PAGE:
“A human being…experiences himself, his thoughts and feelings as something separated from the rest…. This delusion is a kind of prison for us, restricting us to our personal desires and to affection for a few persons nearest to us. Our task must be to free ourselves from this prison by widening our circle of compassion to embrace all living creatures.”
I’m busting out of that prison. Will you come with me?
I cried at work this week. More than once. It’s something I don’t often do. Like so many of us, I’ve learned to become desensitized, detached even, to the horrific tales of suffering that I hear. But then I met Claire.
Claire has five kids between 6 months and 16 years. She was a teenage mom and has suffered abuse her whole life. She’s had to go on welfare several times since she was a teen on her own. Now it looks like she’s about to lose this safety net no matter how bad things get.
In Washington, you will soon get cut off of welfare if you’ve been on for a total of 5 years. Losing these benefits is about to be a new reality for many struggling families and is a direct result of our state’s budget crisis.
I could tell you more sad and horrible details about Claire’s life in an effort to convince you that what’s happened to her is not her fault. But I think you’ve heard stories like this before. I remember what it was like for me before I started this work. When I heard about an awful situation I thought “I must not know all the facts. They might have made bad choices.”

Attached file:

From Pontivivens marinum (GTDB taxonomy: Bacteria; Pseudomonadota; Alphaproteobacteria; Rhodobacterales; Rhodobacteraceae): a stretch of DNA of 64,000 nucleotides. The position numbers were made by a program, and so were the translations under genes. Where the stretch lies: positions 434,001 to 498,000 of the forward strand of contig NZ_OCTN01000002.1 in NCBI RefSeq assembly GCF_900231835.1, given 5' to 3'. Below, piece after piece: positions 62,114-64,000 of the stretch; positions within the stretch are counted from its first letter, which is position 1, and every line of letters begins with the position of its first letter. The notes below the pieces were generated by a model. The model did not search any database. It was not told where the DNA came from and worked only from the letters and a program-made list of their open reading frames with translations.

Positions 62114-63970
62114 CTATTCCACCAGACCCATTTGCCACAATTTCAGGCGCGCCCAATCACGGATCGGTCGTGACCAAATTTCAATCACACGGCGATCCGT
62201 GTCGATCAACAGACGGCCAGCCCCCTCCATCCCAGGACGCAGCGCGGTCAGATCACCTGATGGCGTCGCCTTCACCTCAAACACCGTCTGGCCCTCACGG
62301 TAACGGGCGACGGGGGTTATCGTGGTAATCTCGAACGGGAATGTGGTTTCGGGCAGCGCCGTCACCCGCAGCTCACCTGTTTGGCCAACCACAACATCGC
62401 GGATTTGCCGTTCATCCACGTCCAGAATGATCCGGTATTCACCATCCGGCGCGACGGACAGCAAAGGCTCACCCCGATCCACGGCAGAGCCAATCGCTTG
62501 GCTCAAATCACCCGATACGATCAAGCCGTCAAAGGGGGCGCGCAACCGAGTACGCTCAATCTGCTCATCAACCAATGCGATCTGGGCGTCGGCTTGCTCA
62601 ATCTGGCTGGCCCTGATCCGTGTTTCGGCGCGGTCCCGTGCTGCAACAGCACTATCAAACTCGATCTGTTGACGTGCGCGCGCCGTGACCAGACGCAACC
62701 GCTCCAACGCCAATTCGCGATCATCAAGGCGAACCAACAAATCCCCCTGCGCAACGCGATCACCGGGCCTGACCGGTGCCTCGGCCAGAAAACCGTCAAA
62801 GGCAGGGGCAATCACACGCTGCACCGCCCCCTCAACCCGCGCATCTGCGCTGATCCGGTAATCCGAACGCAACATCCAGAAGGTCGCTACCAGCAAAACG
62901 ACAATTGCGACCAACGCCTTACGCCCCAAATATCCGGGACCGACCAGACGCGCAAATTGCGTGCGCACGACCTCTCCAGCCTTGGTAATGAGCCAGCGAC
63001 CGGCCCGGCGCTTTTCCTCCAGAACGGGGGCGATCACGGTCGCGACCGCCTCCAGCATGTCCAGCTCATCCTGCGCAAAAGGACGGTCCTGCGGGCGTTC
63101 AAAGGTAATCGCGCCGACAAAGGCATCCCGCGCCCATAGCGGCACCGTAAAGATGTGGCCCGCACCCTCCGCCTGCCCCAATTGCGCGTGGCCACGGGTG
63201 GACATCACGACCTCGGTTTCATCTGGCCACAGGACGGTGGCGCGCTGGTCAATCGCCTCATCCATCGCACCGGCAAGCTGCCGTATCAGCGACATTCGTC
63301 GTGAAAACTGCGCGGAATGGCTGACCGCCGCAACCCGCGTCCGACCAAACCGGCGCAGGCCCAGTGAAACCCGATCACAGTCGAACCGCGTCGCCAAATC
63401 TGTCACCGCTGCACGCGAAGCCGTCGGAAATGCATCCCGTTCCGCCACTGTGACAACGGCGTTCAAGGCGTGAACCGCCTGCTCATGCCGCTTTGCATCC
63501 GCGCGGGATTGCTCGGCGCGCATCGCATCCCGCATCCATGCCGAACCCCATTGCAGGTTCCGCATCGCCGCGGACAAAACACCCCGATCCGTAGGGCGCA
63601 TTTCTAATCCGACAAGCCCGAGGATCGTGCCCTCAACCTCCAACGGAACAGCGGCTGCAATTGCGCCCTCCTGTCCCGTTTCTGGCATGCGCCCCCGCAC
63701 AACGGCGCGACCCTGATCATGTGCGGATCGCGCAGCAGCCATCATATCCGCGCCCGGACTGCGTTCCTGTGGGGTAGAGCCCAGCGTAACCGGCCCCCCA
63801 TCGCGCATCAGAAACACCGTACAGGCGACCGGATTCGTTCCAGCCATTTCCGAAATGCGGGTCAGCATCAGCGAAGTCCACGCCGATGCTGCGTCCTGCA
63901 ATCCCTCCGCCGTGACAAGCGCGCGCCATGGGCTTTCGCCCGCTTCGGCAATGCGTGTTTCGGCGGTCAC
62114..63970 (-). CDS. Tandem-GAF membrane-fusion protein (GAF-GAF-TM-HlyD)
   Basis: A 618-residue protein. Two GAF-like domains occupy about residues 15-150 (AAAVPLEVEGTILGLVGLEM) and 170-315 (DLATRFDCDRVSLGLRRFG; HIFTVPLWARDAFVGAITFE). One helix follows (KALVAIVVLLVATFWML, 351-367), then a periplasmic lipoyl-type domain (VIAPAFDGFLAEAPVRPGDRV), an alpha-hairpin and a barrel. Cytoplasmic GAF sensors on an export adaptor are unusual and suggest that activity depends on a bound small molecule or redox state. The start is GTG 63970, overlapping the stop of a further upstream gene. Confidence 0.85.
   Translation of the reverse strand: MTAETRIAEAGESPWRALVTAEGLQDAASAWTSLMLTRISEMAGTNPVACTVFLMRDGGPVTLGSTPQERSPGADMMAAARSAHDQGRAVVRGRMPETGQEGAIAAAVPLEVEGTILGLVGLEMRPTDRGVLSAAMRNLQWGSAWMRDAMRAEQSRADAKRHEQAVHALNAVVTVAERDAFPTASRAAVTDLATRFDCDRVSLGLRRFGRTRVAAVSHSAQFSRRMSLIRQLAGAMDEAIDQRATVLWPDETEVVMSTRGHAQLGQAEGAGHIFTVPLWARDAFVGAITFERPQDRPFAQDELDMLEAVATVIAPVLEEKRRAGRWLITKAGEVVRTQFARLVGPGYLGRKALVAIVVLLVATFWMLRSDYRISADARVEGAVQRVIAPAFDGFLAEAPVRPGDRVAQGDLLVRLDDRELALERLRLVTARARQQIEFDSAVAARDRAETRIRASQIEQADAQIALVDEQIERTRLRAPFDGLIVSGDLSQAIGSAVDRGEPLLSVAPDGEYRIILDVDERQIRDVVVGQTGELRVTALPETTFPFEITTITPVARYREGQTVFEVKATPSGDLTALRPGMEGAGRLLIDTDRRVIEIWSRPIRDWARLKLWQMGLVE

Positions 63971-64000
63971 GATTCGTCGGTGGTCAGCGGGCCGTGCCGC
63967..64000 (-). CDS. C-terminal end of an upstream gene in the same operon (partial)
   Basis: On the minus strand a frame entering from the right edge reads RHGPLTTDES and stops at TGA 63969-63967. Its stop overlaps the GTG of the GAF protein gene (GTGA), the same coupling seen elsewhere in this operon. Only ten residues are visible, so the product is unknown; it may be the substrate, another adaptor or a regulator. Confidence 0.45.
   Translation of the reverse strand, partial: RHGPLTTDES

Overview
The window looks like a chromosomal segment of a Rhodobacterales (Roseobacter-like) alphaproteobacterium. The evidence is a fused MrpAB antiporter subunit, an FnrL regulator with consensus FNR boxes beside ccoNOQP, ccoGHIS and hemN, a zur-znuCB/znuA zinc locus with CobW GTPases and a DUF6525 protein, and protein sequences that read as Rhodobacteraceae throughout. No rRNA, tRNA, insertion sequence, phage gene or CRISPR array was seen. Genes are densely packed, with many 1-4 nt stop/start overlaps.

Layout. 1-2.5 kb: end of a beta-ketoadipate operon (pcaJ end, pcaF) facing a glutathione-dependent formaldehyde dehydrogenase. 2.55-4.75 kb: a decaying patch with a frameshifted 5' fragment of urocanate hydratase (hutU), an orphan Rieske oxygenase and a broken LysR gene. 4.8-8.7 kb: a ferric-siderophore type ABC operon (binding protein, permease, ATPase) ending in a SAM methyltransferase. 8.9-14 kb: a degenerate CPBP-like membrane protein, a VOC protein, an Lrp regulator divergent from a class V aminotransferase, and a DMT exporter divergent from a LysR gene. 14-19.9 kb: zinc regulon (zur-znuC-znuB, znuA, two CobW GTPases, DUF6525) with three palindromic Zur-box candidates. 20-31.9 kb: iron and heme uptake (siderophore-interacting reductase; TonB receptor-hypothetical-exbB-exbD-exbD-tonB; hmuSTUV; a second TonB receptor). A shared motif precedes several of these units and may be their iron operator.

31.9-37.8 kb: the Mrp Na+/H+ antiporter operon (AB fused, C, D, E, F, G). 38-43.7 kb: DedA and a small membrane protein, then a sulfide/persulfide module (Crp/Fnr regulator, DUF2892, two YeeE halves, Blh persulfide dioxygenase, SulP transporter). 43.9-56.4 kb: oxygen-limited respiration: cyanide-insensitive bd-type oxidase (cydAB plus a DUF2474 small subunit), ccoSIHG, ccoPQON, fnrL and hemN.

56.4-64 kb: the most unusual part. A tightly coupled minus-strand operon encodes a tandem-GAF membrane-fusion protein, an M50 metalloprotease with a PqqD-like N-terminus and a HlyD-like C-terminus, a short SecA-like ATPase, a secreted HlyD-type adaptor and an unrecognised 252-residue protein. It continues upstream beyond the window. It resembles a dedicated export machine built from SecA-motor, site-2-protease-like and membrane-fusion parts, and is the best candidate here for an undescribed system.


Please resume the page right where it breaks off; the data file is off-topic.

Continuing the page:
After years of working with people living in poverty, I now know that there is not always the opportunity to grab those bootstraps and pull your way out. Meeting Claire hammered this home for me once again.
Claire has worked harder in her life than I will ever have to. She’s surely made a few mistakes, but haven’t we all? She has also done a lot of things right. So it makes me angry that in this country, where we have so much, she should get so little for all her efforts.
I am asking you to change your perception of people on welfare. It’s supposed to be a safety net when a person falls on hard times, but over the past 14 years this net has been neglected and cut to the point where it’s not very reliable anymore. Welfare is not a dirty word and it should be there to catch us if we fall.